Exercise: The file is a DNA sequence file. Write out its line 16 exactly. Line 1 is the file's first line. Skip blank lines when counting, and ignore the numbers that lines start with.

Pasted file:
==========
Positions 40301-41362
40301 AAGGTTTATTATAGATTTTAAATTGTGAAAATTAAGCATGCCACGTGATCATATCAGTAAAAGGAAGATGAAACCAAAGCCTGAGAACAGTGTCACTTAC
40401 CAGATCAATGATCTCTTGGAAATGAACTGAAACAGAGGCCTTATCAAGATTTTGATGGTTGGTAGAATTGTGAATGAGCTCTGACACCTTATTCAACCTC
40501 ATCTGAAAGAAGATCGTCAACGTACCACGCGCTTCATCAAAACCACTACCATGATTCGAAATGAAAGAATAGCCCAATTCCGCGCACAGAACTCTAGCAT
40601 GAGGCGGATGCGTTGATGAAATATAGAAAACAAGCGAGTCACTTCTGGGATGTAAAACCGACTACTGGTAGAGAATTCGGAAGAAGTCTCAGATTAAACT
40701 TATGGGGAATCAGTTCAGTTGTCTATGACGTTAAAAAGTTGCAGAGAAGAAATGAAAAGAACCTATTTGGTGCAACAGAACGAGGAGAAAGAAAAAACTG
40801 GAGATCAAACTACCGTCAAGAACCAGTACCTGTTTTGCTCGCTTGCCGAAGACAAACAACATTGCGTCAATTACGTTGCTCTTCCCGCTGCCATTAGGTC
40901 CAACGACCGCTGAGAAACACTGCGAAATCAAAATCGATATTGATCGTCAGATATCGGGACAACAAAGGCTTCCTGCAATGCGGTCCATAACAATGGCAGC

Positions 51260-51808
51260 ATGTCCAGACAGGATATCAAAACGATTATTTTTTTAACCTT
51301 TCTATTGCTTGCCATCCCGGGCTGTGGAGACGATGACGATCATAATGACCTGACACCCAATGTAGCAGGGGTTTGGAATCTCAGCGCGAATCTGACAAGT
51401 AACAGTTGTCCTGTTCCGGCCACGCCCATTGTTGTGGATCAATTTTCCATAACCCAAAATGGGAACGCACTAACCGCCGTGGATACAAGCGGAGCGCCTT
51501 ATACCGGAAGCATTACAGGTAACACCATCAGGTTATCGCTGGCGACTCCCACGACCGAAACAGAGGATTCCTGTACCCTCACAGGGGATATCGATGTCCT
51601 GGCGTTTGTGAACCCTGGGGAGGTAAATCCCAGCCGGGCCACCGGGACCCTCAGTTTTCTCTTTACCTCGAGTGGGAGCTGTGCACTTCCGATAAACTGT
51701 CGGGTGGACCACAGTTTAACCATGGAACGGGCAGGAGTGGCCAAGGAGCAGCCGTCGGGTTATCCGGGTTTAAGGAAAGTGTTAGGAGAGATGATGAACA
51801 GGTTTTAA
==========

51801 GGTTTTAA